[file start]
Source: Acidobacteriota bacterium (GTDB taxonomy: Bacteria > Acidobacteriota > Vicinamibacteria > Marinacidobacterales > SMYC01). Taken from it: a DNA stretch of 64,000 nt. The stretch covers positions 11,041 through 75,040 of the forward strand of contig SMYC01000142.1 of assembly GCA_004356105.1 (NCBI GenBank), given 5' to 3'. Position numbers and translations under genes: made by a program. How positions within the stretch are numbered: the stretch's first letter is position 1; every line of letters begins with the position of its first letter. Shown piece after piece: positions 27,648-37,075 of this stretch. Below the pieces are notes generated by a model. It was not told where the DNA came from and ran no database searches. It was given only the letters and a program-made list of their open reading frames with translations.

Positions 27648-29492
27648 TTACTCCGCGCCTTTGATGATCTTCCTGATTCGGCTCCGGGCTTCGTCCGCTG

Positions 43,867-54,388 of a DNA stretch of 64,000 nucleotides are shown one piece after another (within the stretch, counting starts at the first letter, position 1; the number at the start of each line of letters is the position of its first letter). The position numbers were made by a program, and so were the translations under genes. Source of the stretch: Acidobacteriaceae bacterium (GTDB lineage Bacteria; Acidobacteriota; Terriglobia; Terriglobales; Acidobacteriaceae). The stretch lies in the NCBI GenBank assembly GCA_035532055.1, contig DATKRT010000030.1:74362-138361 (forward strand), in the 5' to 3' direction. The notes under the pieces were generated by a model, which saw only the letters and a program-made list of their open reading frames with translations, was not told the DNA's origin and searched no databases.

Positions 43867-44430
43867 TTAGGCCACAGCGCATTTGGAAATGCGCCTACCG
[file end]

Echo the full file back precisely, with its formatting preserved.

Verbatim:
Source: Acidobacteriota bacterium (GTDB taxonomy: Bacteria > Acidobacteriota > Vicinamibacteria > Marinacidobacterales > SMYC01). Taken from it: a DNA stretch of 64,000 nt. The stretch covers positions 11,041 through 75,040 of the forward strand of contig SMYC01000142.1 of assembly GCA_004356105.1 (NCBI GenBank), given 5' to 3'. Position numbers and translations under genes: made by a program. How positions within the stretch are numbered: the stretch's first letter is position 1; every line of letters begins with the position of its first letter. Shown piece after piece: positions 27,648-37,075 of this stretch. Below the pieces are notes generated by a model. It was not told where the DNA came from and ran no database searches. It was given only the letters and a program-made list of their open reading frames with translations.

Positions 27648-29492
27648 TTACTCCGCGCCTTTGATGATCTTCCTGATTCGGCTCCGGGCTTCGTCCGCTG

Positions 43,867-54,388 of a DNA stretch of 64,000 nucleotides are shown one piece after another (within the stretch, counting starts at the first letter, position 1; the number at the start of each line of letters is the position of its first letter). The position numbers were made by a program, and so were the translations under genes. Source of the stretch: Acidobacteriaceae bacterium (GTDB lineage Bacteria; Acidobacteriota; Terriglobia; Terriglobales; Acidobacteriaceae). The stretch lies in the NCBI GenBank assembly GCA_035532055.1, contig DATKRT010000030.1:74362-138361 (forward strand), in the 5' to 3' direction. The notes under the pieces were generated by a model, which saw only the letters and a program-made list of their open reading frames with translations, was not told the DNA's origin and searched no databases.

Positions 43867-44430
43867 TTAGGCCACAGCGCATTTGGAAATGCGCCTACCG